Mr. Speaker, let me begin by congratulating the government on actually making an announcement of policy here in the House of Commons. That was not so difficult. I hope the government will turn that now into a practice, as was the case when this Parliament was a more respected institution.
The Progressive Conservative Party is pleased that the Prime Minister has finally recognized the need to appoint an independent ethics commissioner reporting to Parliament. This has come after a decade of amnesia and a clear failure to deliver on one of the government's fundamental campaign promises. It is unfortunate that it took four ministerial resignations, and perhaps counting, to get to this point.
Almost ten years ago, the Prime Minister campaigned on the theme of ethics in politics. He was going to change the way government operated. He certainly succeeded, but definitely not for the better.
Now we have a government whose reputation has been so seriously tarnished by the behaviour of its ministers that it has to account for its actions.
Today's tabling of this draft bill is proof positive that, however difficult, Parliament can hold the government to account.
I note there is no change in the conflict of interest code that will be applied. It is worth noting on this point that the code is loose enough that it allows the Prime Minister of Canada to lobby the president of crown corporations in the interests of his constituents. The code itself needs strengthening, not just the person or the office who enforces it.
This is just a draft bill. We welcome the opportunity to amend it in the House but I make the point that it may take some time before Canadians actually see an independent ethics commissioner. There is opportunity for the government to delay here and it may well do that.
The ethics commissioner will have powers to investigate ethical issues, analyze the facts and draw conclusions. That information will be released to the Prime Minister, to the person who made the complaint, including a member of Parliament in either Chamber, and to the minister being investigated.
Officials tell us that the information will also be released simultaneously to the public. However the ethics commissioner will also provide the Prime Minister with confidential information that will not be part of the public record. That is another way of saying that the reports to the public may well be edited. We would want to have an assurance that the reports that this House receives, the reports that are made public, contain all the relevant information and are not edited by the government or by the Prime Minister on the way to the public domain.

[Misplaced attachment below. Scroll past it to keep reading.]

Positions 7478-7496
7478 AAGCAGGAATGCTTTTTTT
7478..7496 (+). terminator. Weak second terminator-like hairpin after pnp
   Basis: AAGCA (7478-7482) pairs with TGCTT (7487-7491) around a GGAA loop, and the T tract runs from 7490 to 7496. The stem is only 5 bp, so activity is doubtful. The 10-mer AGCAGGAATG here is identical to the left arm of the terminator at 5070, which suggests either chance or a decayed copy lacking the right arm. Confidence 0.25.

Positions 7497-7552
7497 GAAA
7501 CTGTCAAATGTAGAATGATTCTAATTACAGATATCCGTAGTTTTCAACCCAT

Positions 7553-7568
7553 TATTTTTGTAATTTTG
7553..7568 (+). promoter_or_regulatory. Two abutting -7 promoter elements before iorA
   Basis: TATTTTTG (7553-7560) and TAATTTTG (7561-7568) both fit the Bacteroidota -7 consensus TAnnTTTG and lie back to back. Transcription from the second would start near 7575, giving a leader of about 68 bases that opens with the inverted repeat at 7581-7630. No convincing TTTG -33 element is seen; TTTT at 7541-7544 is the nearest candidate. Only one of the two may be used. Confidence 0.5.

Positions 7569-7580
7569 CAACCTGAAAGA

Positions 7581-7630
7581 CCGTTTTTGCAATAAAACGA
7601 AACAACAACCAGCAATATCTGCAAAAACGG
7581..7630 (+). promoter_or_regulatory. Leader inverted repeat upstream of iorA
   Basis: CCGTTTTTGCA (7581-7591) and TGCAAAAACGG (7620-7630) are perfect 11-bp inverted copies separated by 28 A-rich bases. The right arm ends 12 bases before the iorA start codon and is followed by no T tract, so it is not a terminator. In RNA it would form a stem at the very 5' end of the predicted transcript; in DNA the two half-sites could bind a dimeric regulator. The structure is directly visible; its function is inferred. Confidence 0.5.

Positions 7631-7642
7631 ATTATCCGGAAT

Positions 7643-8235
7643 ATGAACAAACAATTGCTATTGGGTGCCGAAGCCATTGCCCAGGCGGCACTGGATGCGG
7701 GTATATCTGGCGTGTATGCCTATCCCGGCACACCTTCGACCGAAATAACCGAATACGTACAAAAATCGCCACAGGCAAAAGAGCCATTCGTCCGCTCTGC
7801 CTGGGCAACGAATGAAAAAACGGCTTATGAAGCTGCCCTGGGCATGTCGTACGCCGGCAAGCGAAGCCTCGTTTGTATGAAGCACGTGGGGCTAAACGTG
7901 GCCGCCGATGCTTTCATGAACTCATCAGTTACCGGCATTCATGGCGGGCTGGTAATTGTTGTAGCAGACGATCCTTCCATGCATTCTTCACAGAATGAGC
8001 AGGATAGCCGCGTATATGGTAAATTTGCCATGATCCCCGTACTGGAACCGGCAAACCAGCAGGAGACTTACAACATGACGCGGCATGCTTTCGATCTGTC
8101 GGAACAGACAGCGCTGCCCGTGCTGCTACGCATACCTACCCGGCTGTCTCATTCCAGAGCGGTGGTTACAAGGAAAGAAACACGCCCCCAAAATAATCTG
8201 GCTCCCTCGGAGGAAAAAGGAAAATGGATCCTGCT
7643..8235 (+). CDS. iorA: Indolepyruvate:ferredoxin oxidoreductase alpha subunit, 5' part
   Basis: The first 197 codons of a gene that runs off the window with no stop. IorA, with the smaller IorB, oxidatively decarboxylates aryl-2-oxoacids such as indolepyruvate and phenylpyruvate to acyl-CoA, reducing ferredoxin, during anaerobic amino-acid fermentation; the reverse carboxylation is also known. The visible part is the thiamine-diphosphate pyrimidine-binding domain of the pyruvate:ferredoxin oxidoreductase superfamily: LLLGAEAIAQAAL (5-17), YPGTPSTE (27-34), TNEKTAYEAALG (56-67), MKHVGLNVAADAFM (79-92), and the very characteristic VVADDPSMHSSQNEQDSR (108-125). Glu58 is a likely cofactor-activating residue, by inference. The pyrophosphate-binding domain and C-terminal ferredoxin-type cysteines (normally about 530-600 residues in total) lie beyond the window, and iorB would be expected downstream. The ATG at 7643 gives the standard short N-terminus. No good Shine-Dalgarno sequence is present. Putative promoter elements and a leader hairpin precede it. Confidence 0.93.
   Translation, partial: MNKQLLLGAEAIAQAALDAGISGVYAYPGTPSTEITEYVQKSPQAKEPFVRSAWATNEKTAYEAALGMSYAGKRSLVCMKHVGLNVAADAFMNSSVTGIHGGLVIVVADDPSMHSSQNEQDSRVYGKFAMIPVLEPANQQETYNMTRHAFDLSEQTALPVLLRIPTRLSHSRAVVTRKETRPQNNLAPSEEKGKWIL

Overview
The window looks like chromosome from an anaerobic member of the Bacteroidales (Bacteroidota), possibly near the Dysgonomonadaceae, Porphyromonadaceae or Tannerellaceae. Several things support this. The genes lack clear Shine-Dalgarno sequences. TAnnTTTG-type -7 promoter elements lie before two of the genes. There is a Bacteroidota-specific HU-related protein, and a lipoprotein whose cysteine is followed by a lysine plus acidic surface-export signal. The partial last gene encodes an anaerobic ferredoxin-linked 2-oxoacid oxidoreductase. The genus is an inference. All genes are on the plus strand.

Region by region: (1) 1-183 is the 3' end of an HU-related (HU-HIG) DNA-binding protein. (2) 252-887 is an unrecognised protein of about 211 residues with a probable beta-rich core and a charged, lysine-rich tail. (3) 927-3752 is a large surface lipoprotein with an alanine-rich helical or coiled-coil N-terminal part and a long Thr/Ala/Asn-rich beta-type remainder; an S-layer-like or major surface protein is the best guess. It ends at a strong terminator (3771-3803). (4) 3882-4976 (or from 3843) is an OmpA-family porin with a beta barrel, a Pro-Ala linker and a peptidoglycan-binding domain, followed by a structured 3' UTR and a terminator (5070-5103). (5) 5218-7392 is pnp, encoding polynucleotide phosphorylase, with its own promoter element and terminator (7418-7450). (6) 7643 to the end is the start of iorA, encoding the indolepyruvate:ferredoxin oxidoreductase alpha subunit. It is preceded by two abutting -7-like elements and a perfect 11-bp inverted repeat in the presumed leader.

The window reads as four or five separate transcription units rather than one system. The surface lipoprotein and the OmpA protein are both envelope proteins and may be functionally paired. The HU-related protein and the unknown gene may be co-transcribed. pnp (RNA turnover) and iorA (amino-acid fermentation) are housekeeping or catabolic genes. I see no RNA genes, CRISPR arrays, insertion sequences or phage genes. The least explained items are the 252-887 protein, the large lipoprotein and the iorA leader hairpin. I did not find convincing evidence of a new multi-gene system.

Of course under this provision it is the Prime Minister who remains the one who makes the decision as to whether a minister goes or stays. That is hard to change in our system, except that the spirit must be understood that if improper behaviour is found, the overwhelming weight of responsibility on the government is to dismiss a minister whose conduct has been found inappropriate.
This new package calls for an annual report to Parliament. We will want to know in great detail what will be contained in that report. It must be more than simply a listing of how many investigations were initiated, discarded or completed. It should provide details of the investigations that were started but discarded.
I regret, as did my colleague, the leader of the New Democratic Party, that there is no provision here for a citizen's initiative of inquiry. I think the world has changed and the expectations of democracy have reached the point that we cannot continue to ignore the rights of citizens on questions of this kind.
As for the code of conduct, I am happy the government based its bill on the Milliken-Oliver report, a report that was ignored for four years.
We look forward to examining what the government is introducing and comparing it with what the joint committee recommended.
With respect to the appointment of the commissioner himself or herself, let me ask the Deputy Prime Minister to consider a method of appointment that may find support in the House and would certainly add to the stature of the person named. Would the government consider having a committee of justices of the Supreme Court convene to nominate a person who might serve in the capacity of ethics commissioner of the House of Commons? I think that would be one step that could ensure we had an officer whose credibility and reliability were respected generally in the country.
Finally, the amendments to the Lobbyists Registration Act are long overdue. We will want to examine this legislation closely so as to ensure that the amendments accomplish the goal of strengthening the act. I am a little surprised to note that the penalties for abusing the act will not change. We will want to ensure that those penalties are adequate, particularly in an age when the role of lobbyists becomes much more significant, certainly more significant than the role of members of this House, and the law must reflect that reality.